So, Trump is my enemy.
He’s probably yours, too.
And when your enemy suffers, you have no obligation whatsoever to care. You are allowed to laugh. Pretending that you care about your enemy, especially when they are a mass murderer — every American president is — is the pinnacle of psychological alienation. Make no mistake: Your enemy would do the same to you. That is, if he even knows you exist.
It’s interesting that Maddow used the F-word (“friends”). I don’t know if she is friends with President Trump the same way Ellen DeGeneres chills with former President George W. Bush, but there’s an important similarity: Both men and both women belong to a privileged class of ruling elites to whom rules and laws do not apply as stringently as for the rest of us. Maddow earns a reported \$7 million a year and is worth \$20 million. The rich are different from you and me: They don’t care about us.
From a class perspective, Trump and Maddow might not be friends. But they are part of the same clique. And if anything makes these insanely wealthy people nervous — aside from succumbing to a mysterious disease or getting strung up by an angry mob of revolutionaries — it’s their suspicion that we might not like them, that we might not consider them “friends,” that we might not give a damn about them and we might actually take pleasure in their suffering.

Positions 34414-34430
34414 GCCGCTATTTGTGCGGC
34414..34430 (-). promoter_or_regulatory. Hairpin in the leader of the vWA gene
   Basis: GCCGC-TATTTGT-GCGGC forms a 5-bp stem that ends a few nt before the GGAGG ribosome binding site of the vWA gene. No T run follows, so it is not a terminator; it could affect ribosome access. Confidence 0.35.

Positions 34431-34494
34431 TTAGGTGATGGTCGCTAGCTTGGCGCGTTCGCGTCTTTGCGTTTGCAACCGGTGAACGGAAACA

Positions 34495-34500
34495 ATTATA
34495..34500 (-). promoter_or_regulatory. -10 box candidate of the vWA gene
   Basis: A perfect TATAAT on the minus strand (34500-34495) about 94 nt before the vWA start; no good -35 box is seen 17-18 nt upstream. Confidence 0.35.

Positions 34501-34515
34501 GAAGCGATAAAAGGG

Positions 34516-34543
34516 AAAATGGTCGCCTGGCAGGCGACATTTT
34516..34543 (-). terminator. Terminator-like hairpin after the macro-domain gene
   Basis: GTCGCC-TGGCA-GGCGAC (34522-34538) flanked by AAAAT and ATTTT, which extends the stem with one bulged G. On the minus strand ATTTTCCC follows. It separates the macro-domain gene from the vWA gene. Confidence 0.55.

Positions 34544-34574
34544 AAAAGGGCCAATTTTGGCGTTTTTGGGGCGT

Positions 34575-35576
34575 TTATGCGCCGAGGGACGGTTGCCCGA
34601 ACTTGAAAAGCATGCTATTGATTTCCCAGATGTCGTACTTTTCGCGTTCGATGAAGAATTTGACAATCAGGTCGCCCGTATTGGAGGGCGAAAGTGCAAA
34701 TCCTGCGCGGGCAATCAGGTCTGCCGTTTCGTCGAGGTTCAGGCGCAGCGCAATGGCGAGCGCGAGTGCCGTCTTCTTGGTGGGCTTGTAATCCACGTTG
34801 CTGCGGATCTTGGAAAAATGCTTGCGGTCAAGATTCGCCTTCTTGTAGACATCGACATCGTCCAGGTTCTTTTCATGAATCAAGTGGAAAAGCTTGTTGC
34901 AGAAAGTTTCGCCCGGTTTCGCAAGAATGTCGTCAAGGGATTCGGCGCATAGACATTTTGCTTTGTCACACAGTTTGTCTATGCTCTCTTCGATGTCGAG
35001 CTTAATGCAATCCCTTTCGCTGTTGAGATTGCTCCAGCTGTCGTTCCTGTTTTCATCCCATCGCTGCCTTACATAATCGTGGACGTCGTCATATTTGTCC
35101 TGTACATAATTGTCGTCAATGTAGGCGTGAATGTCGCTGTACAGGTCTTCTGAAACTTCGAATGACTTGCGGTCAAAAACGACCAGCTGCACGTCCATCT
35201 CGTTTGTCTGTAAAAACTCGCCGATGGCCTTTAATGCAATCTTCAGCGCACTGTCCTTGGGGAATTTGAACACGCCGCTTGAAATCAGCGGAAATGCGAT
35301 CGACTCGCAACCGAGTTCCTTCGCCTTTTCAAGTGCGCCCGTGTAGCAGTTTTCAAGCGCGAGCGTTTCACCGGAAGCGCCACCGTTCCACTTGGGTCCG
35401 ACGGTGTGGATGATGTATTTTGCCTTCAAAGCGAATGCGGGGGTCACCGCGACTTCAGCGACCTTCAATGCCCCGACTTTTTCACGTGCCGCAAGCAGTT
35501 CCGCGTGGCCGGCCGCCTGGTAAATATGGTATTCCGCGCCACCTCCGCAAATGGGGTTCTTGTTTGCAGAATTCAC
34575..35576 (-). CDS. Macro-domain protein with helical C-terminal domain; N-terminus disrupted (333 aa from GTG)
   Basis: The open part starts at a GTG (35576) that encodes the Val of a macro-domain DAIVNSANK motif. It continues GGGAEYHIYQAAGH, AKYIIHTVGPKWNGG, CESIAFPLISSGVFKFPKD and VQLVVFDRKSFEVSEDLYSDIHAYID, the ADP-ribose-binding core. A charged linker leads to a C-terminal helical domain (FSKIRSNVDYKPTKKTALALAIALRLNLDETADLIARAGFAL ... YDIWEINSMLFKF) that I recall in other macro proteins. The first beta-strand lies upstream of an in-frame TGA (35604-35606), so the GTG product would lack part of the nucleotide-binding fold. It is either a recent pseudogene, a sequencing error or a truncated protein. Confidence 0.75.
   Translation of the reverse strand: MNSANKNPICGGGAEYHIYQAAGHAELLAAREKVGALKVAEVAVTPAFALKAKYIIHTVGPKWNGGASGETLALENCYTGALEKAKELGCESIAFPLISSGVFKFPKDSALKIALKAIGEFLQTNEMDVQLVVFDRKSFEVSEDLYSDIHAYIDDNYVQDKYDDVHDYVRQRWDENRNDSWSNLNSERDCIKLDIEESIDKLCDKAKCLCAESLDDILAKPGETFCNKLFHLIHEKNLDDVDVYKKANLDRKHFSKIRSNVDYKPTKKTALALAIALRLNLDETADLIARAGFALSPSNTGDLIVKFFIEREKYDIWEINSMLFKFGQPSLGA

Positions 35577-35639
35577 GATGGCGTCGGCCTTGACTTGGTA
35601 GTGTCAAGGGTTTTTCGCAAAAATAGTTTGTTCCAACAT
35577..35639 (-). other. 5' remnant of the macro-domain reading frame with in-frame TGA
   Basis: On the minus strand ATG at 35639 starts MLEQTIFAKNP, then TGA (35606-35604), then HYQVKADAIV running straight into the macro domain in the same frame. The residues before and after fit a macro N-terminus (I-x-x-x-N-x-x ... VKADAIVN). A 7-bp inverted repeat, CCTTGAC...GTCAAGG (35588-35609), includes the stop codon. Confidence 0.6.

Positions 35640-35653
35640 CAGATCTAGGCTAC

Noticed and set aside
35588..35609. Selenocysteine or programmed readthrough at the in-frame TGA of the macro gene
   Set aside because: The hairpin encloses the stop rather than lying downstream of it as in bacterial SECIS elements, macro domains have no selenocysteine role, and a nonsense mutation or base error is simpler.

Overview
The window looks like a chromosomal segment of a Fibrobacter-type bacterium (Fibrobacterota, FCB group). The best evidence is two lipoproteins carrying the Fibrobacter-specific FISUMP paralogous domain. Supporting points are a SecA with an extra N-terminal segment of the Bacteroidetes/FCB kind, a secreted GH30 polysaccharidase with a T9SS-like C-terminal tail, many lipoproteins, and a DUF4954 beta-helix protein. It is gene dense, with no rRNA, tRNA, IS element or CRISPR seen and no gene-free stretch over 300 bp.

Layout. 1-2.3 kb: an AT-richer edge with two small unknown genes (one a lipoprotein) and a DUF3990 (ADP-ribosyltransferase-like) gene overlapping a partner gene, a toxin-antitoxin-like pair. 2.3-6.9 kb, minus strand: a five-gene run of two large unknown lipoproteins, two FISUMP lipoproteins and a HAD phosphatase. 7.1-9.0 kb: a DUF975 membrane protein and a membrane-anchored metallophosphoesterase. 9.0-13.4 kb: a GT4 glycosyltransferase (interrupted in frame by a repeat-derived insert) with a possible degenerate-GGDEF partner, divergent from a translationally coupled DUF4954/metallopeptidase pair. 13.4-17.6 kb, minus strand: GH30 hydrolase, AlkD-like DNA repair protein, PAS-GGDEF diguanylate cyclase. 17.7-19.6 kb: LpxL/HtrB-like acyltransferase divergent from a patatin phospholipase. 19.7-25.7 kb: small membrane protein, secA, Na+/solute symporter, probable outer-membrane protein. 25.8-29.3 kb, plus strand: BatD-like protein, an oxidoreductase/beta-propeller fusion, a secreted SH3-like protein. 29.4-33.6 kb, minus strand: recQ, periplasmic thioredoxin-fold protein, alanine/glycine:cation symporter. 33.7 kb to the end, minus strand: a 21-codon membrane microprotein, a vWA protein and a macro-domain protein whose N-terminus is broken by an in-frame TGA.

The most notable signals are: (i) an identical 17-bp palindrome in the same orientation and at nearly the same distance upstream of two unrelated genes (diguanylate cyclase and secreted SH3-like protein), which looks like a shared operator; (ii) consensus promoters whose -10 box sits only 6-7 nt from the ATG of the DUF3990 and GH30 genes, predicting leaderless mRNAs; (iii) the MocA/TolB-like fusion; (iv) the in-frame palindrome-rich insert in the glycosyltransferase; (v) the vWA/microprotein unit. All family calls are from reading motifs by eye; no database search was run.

Forty percent of Democratic voters told a poll that they were happy Trump has COVID-19. I was surprised that anyone took such a poll and that any media organization published the results. That wouldn’t have happened 40 years ago.
There isn’t much historical data to compare to, but it’s a fair bet that most Democrats felt sympathy for Ronald Reagan when he was shot in an assassination attempt in 1981. I was a leftist, and I hated Reagan. His financial aid cuts forced me to work multiple jobs through college and pushed many of my classmates to drop out of school. But I was glad he recovered. At the time, an attack on the majesty of the presidency was shocking.
The presidency no longer has much majesty. I’m not sure that’s a bad thing.
The liberal Democrats who fall over themselves in order to shed crocodile tears for a man they excoriate every day and every night showcase the nature of the system under which we live and the separate class interests that divide the American people. While talking heads on CNN and New York Times columnists virtue-signal their concern for the latest murderous president, policemen are shooting unarmed people of color in their cars and in their homes with impunity; renters who lost their homes to the COVID-19 lockdown are being evicted; unemployment benefits still haven’t been renewed; people in the Middle East are getting blown up by hellfire missiles; and cultural gatekeepers have nothing to say.
We might not have internalized the fact that they are our enemies.
But they know we are theirs.